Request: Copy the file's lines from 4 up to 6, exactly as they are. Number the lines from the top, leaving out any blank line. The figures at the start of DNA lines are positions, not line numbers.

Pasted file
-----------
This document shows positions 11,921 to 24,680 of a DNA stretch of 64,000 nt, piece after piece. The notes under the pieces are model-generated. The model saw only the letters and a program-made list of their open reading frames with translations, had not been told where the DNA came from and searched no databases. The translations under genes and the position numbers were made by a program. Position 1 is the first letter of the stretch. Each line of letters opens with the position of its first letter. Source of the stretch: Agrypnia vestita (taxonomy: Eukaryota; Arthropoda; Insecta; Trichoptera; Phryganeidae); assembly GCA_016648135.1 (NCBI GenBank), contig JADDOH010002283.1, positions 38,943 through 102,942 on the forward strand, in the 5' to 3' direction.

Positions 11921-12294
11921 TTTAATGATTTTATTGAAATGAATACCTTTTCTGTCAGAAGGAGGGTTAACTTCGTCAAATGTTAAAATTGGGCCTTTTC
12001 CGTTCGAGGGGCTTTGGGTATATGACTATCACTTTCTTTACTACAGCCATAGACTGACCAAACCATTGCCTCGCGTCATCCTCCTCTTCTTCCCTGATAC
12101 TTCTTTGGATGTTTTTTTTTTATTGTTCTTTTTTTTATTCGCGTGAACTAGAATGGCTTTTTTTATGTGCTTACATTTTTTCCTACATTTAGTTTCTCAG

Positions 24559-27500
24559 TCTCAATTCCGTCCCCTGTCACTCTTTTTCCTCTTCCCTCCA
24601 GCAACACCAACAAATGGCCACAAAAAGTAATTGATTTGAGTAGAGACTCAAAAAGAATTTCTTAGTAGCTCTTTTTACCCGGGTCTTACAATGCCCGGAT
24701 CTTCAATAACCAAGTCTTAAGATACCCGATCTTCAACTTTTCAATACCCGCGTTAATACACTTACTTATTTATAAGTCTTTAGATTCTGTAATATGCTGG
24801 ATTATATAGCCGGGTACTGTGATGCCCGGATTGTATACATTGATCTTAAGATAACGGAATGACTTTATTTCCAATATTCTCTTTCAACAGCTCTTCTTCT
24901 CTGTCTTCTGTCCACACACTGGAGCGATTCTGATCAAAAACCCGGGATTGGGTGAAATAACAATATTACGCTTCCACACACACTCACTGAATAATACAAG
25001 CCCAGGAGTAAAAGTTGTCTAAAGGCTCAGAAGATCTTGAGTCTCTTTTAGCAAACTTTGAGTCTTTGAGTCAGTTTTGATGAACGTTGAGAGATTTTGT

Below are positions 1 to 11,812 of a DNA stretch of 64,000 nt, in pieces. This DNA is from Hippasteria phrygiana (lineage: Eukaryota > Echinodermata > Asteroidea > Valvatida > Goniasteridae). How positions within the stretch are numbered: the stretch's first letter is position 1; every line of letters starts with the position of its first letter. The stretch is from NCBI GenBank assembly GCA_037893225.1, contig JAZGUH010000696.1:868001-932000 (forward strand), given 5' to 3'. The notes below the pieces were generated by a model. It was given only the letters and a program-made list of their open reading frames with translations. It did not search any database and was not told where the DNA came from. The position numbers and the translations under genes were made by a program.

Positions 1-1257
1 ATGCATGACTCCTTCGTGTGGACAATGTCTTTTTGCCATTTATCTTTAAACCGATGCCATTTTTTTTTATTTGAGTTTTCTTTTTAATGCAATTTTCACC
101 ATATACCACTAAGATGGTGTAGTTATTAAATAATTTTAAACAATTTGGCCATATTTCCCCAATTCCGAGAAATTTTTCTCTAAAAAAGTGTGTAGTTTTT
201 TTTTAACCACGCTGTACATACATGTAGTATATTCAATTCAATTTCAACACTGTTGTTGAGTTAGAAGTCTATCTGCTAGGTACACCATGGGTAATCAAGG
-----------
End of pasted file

12001 CGTTCGAGGGGCTTTGGGTATATGACTATCACTTTCTTTACTACAGCCATAGACTGACCAAACCATTGCCTCGCGTCATCCTCCTCTTCTTCCCTGATAC
12101 TTCTTTGGATGTTTTTTTTTTATTGTTCTTTTTTTTATTCGCGTGAACTAGAATGGCTTTTTTTATGTGCTTACATTTTTTCCTACATTTAGTTTCTCAG

Positions 24559-27500